The research idea of the group builds around the approach to use bonding and reactivity concepts from the world of molecular chemistry to solve material sciences challenges. Quantitative approaches based on electronic structure theory from quantum chemistry and solid state theory are the methodological focus. This approach enables a fundamental understanding of elementary structural and electronic phenomena via explanation of experimental observations (interpretation) and proposal of new experiments (prediction).

Concept of research, Figure: Ralf Tonner-Zech
Concept of research, Figure: Ralf Tonner-Zech

The unique feature of this approach is the local, chemical view on elementary processes at surfaces, interfaces or in bulk materials with the aid of electronic structure theory in contrast to the band-like views inspired by physics, which is often taken in the field. The view on electronic properties is taken quantitatively with several quantum chemical methods for computation and analysis, going beyond the mostly qualitative approaches. An important aspect is to generalize findings from specific systems investigated to derive models and trends, e.g. for typical reaction channels or bonding features. Model systems as well as actually experimentally realized systems are investigated with this approach.

Our Research Projects

Chemical bonding is a powerful heuristic concept mostly used in molecular chemistry. Although some concepts have been transferred to surface and material sciences, the predictive power of chemical bonding investigations has not been explored to a large extent. Here, we extended a method which is well-known from molecular chemistry to extended systems, enabling for example the analysis of surface-adsorbate complexes (pEDA).[Paper 54] This method allows quantitative analysis of chemical bonding, understanding of reactivity and prediction of trends. In combination with other methods of bonding analysis and solid state theory, a comprehensive picture for extended systems is reached.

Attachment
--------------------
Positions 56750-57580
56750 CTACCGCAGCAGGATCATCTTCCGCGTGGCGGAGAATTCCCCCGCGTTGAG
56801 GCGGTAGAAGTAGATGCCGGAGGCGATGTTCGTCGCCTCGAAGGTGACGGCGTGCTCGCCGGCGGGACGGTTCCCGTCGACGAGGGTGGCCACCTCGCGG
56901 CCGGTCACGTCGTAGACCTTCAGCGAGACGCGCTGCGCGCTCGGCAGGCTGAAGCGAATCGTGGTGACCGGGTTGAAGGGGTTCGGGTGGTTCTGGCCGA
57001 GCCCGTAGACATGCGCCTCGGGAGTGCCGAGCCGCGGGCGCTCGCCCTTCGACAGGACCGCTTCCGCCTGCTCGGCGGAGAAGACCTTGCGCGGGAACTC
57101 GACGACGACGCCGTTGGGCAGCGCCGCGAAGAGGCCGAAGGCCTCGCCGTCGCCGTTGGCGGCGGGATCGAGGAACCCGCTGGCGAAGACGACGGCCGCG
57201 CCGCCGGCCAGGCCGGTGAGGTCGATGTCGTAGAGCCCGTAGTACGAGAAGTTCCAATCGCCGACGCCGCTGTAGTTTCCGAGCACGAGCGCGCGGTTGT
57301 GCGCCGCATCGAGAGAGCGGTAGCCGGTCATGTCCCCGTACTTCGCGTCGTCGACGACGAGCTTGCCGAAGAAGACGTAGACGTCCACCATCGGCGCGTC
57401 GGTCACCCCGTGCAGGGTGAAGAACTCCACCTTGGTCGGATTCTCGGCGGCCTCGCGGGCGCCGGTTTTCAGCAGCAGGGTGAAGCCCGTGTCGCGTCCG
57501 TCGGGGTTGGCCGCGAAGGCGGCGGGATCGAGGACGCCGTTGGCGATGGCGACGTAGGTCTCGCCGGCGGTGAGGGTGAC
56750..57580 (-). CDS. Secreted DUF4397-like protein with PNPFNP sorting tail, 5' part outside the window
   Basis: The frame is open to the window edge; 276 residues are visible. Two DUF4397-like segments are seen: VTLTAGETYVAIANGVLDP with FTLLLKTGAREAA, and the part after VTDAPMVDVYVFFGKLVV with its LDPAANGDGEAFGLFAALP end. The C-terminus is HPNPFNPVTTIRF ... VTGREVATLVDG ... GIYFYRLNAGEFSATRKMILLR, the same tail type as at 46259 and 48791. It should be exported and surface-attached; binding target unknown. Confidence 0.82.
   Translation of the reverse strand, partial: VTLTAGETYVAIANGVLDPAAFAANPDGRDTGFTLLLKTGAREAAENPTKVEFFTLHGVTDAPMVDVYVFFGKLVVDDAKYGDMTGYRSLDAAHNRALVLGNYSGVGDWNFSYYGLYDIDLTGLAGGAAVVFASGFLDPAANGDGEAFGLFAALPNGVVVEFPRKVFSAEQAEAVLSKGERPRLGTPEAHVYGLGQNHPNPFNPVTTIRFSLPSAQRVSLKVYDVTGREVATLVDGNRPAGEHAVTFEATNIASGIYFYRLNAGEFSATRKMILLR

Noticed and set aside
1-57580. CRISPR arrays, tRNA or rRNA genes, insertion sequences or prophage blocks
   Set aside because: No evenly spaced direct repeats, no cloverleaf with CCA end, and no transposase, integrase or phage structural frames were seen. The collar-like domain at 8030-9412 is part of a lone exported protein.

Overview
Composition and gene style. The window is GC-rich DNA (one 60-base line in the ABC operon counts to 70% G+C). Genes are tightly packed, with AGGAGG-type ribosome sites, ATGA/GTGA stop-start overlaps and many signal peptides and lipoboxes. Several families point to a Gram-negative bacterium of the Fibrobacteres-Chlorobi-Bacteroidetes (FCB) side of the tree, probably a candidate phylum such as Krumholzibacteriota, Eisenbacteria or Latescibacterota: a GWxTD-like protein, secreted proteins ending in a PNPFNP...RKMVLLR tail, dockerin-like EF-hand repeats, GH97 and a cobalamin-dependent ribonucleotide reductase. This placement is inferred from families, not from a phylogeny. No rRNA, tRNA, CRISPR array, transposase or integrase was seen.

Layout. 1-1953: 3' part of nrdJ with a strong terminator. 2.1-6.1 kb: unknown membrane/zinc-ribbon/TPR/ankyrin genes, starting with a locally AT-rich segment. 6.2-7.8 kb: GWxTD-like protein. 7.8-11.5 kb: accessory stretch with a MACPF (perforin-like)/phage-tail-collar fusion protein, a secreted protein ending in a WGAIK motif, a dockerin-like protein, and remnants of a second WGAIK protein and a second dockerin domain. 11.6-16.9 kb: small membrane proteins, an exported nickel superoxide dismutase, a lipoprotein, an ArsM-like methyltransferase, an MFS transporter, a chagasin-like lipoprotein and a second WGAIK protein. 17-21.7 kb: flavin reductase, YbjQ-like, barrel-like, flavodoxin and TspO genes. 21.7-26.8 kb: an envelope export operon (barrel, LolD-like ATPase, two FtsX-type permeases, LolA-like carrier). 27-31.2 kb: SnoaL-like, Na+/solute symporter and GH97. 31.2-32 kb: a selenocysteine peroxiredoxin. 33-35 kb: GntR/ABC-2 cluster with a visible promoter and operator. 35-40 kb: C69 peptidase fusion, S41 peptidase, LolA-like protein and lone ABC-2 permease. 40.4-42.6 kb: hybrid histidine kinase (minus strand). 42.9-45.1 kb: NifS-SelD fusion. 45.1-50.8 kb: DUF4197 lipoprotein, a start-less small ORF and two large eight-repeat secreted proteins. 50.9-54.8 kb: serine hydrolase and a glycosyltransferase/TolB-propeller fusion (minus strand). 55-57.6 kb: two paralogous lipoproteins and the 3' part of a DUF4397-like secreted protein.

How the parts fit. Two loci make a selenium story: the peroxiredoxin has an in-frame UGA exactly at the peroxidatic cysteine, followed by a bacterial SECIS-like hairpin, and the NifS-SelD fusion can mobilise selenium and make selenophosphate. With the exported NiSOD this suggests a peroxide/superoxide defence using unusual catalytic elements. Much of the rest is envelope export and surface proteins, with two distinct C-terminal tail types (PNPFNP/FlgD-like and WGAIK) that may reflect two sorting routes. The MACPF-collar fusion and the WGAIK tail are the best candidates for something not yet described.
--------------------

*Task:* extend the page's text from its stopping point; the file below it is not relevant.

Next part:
The method can be used for different substrates (insulators, semiconductors, metals) and all molecular adsorbates. [Paper 54, 97]

peda, Grafik: Ralf Tonner-Zech
peda, Grafik: Ralf Tonner-Zech

Metal organic vapour phase epitaxy (MOVPE) is a powerful experimental method to produce thin films of materials. The elementary reaction steps in this process are far from being understood and progress is mainly obtained by experience and trial and error. We aim at a description of all relevant steps in MOVPE with a hierarchy of quantum chemical methods (density functional theory, ab initio molecular dynamics, kinetic Monte Carlo) to derive microscopic insights for the crucial nucleation phase of the deposition process. For the model material gallium phosphide, the gas phase processes are understood [Paper 48] and provided new insights regarding the importance of competing decomposition channels. A detailed understanding of the crucial mechanism of β-hydrogen elimination for group 15 precursor molecules [Paper 55] were used to predict modified precursors with tailored decomposition barriers [Paper 56] and to investigate decomposition channels for further compounds.[Paper 57, 64]